Bilateral paramedian thalamic infarctions (BPTIs) due to artery of Percheron occlusion are known to cause hypersomnia. However, the role of hypocretin-1, a wake-promoting peptide that is located at the lateral hypothalamus, in hypersomnia in these patients remains unclear.
To clarify the role of hypocretin-1 in hypersomnia in patients with BPTIs, hypocretin-1 levels in the cerebrospinal fluid (CSF) were measured in 6 patients with BPTIs: 2 with rostral midbrain involvement (BPT+RMI) and 4 without midbrain involvement (BPT-MI).
CSF hypocretin-1 levels were decreased in 2 patients with BPT+RMI and were within normal ranges in 4 patients with BPT-MI. Hypersomnia was noted in all the patients. In one BPT+RMI patient, hypersomnia was improved within 2 weeks and decreased CSF hypocretin-1 levels were reversed (acute phase (on day 9), 109.2 pg/mL; chronic phase (at 3 months), 323 pg/mL), whereas another BPT+RMI patient who displayed coma in the acute phase had decreased CSF orexin levels (107 pg/mL) at day 49 and exhibited severe disability.
Hypocretin deficiency was not involved in hypersomnia observed in BPT-MI patients; however, CSF hypocretin-1 levels were reduced in BPT+RMI patients. Reduced CSF hypocretin-1 levels in the chronic phase may possibly predict a poor clinical outcome in patients with Percheron artery infarction.
aDepartment of Neurology, Dokkyo Medical University, Tochigi, Japan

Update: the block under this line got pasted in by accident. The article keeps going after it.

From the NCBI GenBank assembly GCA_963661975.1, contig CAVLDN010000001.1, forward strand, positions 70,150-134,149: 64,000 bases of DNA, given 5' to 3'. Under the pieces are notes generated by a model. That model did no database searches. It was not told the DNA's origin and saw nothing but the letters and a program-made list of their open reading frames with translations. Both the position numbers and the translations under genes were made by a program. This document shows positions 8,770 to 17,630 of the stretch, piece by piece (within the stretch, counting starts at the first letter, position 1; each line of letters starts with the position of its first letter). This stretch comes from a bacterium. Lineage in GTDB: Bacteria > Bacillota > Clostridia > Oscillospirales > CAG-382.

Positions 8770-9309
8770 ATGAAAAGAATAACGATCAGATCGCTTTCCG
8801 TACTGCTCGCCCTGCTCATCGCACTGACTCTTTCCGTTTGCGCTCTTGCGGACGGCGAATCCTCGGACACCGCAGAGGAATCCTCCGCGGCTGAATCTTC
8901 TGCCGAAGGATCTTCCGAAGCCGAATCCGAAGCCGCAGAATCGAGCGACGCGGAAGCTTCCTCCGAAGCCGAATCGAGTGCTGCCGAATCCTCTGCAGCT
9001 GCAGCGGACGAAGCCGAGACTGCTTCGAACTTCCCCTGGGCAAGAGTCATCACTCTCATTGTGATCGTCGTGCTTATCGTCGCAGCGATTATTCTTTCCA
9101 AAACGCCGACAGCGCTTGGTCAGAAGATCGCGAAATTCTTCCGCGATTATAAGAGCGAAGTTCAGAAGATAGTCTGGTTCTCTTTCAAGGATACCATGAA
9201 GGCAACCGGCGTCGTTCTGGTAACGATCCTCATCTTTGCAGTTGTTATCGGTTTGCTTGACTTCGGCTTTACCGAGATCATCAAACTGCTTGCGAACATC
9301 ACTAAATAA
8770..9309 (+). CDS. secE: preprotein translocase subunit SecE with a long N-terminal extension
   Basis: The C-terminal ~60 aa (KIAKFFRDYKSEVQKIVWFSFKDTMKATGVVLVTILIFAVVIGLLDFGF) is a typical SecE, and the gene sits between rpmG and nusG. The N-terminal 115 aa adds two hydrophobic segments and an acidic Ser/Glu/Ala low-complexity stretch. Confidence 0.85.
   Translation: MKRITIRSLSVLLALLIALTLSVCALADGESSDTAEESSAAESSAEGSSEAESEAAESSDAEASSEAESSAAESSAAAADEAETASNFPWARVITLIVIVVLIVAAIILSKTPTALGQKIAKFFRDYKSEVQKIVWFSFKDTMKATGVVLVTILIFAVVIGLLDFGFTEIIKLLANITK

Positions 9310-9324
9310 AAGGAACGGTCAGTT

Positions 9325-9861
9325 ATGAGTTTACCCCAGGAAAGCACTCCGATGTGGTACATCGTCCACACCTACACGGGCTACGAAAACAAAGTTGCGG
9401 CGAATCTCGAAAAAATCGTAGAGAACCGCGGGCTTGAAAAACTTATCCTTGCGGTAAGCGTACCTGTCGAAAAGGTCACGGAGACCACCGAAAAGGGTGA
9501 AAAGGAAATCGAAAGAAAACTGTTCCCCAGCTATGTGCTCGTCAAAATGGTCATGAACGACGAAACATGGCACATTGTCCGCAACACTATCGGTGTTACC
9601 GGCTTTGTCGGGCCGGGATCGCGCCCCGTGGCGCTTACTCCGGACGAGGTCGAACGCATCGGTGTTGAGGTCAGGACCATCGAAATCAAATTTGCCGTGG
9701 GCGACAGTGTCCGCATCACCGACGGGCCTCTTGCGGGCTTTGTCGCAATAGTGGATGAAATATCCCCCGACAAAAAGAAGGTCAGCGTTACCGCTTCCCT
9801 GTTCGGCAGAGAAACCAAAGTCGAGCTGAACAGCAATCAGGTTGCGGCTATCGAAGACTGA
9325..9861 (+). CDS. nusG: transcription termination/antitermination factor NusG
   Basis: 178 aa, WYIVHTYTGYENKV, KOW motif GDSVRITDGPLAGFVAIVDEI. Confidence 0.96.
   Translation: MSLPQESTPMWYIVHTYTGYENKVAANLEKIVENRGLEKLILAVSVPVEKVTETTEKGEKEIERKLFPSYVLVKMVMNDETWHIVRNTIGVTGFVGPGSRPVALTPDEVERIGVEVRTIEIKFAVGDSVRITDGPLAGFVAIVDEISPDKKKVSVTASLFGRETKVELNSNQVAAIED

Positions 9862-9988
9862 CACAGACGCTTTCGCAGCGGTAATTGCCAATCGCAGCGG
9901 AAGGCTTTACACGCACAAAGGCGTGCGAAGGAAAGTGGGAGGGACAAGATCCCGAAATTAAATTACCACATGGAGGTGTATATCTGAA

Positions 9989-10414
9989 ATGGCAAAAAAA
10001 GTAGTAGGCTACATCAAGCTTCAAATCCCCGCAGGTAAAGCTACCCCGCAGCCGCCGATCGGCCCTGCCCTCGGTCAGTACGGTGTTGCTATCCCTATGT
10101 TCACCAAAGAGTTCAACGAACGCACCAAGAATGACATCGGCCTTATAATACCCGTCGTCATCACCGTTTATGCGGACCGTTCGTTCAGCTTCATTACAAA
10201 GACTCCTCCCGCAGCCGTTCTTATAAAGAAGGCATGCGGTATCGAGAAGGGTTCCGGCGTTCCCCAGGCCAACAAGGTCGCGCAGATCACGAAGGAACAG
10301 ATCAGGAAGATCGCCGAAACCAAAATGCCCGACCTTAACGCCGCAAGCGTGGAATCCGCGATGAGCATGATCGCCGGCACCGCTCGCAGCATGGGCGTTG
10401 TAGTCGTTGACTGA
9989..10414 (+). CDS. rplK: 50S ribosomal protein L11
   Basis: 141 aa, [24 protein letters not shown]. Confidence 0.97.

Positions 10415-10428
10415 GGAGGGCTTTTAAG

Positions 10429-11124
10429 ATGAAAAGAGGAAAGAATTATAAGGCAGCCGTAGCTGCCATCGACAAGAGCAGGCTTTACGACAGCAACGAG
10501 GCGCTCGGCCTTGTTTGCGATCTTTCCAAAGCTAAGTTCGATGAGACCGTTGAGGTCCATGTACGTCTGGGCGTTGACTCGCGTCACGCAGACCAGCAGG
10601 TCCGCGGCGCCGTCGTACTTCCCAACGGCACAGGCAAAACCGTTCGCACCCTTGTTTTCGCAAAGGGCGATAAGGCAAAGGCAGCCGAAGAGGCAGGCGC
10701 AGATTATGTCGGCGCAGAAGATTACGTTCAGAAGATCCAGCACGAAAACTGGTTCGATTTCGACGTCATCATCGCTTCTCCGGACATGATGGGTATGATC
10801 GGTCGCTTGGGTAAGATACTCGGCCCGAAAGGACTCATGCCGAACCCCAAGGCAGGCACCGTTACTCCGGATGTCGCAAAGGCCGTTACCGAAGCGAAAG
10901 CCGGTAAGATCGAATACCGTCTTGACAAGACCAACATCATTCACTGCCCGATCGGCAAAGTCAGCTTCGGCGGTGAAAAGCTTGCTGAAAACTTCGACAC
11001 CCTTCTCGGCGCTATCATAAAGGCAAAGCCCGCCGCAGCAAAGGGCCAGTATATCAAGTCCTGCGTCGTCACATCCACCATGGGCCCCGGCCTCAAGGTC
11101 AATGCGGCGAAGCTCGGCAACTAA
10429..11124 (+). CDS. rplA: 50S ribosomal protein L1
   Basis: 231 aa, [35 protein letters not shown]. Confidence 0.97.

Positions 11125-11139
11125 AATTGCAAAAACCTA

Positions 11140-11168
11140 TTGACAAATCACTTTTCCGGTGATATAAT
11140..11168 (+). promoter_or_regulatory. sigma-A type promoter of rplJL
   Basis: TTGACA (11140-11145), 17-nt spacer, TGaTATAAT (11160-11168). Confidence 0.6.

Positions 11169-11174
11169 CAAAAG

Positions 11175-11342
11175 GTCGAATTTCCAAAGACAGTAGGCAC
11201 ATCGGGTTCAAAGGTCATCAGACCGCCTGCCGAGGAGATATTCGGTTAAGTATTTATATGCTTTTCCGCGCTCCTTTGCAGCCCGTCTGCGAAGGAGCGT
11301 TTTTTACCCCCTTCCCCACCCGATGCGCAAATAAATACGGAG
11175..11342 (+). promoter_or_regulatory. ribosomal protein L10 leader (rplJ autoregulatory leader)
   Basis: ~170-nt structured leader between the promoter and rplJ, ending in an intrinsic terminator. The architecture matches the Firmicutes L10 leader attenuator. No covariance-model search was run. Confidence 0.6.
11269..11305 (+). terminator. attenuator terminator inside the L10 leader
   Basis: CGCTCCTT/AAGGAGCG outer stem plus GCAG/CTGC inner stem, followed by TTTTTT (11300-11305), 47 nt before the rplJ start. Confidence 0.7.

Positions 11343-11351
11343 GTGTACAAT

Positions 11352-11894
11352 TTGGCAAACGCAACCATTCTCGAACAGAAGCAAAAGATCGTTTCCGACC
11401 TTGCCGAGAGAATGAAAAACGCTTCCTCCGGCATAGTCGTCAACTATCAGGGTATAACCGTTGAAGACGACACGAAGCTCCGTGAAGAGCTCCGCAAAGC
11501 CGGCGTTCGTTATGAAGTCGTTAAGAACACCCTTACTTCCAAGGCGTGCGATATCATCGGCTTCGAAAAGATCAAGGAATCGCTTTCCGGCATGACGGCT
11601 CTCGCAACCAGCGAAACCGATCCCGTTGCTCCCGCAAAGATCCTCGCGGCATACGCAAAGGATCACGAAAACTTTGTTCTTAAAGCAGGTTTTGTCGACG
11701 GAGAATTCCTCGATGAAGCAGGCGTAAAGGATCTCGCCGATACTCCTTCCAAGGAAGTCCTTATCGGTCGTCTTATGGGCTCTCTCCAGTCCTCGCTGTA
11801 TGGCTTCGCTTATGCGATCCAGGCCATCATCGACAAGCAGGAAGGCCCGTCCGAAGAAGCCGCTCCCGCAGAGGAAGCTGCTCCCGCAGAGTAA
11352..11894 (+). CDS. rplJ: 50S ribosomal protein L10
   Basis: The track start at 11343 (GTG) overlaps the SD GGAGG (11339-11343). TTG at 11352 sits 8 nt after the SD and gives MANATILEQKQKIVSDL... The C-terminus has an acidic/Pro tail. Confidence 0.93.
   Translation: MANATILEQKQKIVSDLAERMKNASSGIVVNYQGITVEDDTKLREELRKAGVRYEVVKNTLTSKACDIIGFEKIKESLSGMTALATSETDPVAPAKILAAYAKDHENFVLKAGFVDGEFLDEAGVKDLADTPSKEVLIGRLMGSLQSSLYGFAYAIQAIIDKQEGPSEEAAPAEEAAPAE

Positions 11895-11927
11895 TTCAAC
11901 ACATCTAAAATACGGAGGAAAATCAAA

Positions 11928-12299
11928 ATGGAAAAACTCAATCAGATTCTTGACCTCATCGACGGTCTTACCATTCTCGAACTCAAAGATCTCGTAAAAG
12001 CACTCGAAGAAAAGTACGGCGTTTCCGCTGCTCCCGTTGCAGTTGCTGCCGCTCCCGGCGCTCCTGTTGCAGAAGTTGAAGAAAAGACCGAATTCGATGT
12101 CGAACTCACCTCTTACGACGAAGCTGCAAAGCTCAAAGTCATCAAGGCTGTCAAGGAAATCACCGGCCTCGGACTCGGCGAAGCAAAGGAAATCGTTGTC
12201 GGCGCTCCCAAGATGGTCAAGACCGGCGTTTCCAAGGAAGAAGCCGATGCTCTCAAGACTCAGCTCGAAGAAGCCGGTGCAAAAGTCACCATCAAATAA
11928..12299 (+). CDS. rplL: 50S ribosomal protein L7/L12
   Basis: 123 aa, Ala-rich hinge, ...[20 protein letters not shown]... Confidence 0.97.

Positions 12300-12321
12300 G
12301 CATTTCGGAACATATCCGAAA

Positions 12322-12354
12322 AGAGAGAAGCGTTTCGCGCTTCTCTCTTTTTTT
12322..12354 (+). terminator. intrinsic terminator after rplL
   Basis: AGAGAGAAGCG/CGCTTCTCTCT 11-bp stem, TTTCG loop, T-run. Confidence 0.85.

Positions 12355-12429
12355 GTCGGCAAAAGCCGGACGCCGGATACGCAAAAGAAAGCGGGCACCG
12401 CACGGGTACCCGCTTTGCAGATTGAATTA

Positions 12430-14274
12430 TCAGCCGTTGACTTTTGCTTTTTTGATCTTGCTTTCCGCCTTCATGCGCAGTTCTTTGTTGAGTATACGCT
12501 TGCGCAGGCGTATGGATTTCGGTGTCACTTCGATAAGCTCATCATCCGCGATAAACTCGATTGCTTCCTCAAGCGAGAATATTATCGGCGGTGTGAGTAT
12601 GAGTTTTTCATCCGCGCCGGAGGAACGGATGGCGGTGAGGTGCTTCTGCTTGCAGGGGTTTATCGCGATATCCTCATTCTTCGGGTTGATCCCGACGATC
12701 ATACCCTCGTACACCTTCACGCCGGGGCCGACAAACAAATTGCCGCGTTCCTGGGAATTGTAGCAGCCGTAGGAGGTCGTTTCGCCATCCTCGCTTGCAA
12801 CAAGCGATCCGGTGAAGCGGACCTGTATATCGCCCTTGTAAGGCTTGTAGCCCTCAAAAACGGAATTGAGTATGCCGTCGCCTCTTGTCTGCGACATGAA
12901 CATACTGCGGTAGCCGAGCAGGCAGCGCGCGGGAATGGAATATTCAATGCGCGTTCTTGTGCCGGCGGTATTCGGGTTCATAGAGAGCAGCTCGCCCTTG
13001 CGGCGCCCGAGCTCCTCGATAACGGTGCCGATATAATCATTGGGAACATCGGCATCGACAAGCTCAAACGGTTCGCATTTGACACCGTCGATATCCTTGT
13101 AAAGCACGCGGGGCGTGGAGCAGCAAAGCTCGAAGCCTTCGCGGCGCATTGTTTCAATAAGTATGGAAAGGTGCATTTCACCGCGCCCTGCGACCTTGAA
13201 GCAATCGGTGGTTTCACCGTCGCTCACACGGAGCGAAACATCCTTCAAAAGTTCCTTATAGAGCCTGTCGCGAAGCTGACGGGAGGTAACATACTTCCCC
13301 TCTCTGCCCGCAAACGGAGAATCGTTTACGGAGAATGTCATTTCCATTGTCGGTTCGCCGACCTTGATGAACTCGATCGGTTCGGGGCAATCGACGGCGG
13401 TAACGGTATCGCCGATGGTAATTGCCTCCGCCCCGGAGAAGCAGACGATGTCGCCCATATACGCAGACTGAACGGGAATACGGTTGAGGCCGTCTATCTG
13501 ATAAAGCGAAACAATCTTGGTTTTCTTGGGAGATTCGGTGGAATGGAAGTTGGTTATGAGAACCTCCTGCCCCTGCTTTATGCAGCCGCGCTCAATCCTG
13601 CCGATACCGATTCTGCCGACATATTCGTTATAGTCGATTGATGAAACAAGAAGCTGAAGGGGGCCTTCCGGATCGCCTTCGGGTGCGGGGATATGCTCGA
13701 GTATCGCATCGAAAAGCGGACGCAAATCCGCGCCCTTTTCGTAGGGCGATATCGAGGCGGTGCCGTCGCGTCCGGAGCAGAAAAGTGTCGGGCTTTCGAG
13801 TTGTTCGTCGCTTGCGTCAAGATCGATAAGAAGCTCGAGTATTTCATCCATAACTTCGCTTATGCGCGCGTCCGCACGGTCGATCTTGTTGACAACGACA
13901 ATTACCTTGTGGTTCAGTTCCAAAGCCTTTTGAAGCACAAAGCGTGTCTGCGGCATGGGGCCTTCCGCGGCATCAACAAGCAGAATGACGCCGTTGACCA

bDepartment of Neurology, Dokkyo Medical University Koshigaya Hospital, Saitama, Japan
cDepartment of Clinical Medicine for Nursing, Dokkyo Medical University School of Nursing, Tochigi, Japan
dDepartment of Nephrology, Shimonoseki City Hospital, Yamaguchi, Japan
eDepartment of Neurology, Fujita Health University School of Medicine, Aichi, Japan
fDepartment of Pediatrics, Epilepsy Center, Nishi-Niigata Chuo National Hospital, Niigata, Japan
gDepartment of Neuropsychiatry, Akita University School of Medicine, Akita, Japan
hInternational Institute for Integrative Sleep Medicine (WPI-IIIS), University of Tsukuba, Tsukuba, Japan.
Correspondence: Tomoyuki Miyamoto, Department of Neurology, Dokkyo Medical University Koshigaya Hospital, 2-1-50, Minami-Koshigaya, Koshigaya, Saitama, 343-8555, Japan (e-mail: firstname.lastname@example.org).
Abbreviations: AOP = artery of Percheron, BPT+RMI = bilateral paramedian thalamic infarction with rostral midbrain involvement, BPTI = bilateral paramedian thalamic infarction, BPT-MI = bilateral paramedian thalamic infarction without midbrain involvement, CSF = cerebrospinal fluid, MRI = magnetic resonance imaging.
There are no financial disclosures in regard to this article.
Authors’ contributions: study concept and design: KS, TM, MM, TK; acquisition of data: TM, MM, HM, KN, JT; analysis of data: KS, TM, MM, TK; drafting of the manuscript: KS; critical revision of the manuscript: TM, MM, KH, TS.
The authors declare that no potential conflicts of interest exist.
This is an open access article distributed under the Creative Commons Attribution License 4.0, which permits unrestricted use, distribution, and reproduction in any medium, provided the original work is properly cited. http://creativecommons.org/licenses/by/4.0
Received February 24, 2016
Received in revised form June 22, 2016
Accepted June 24, 2016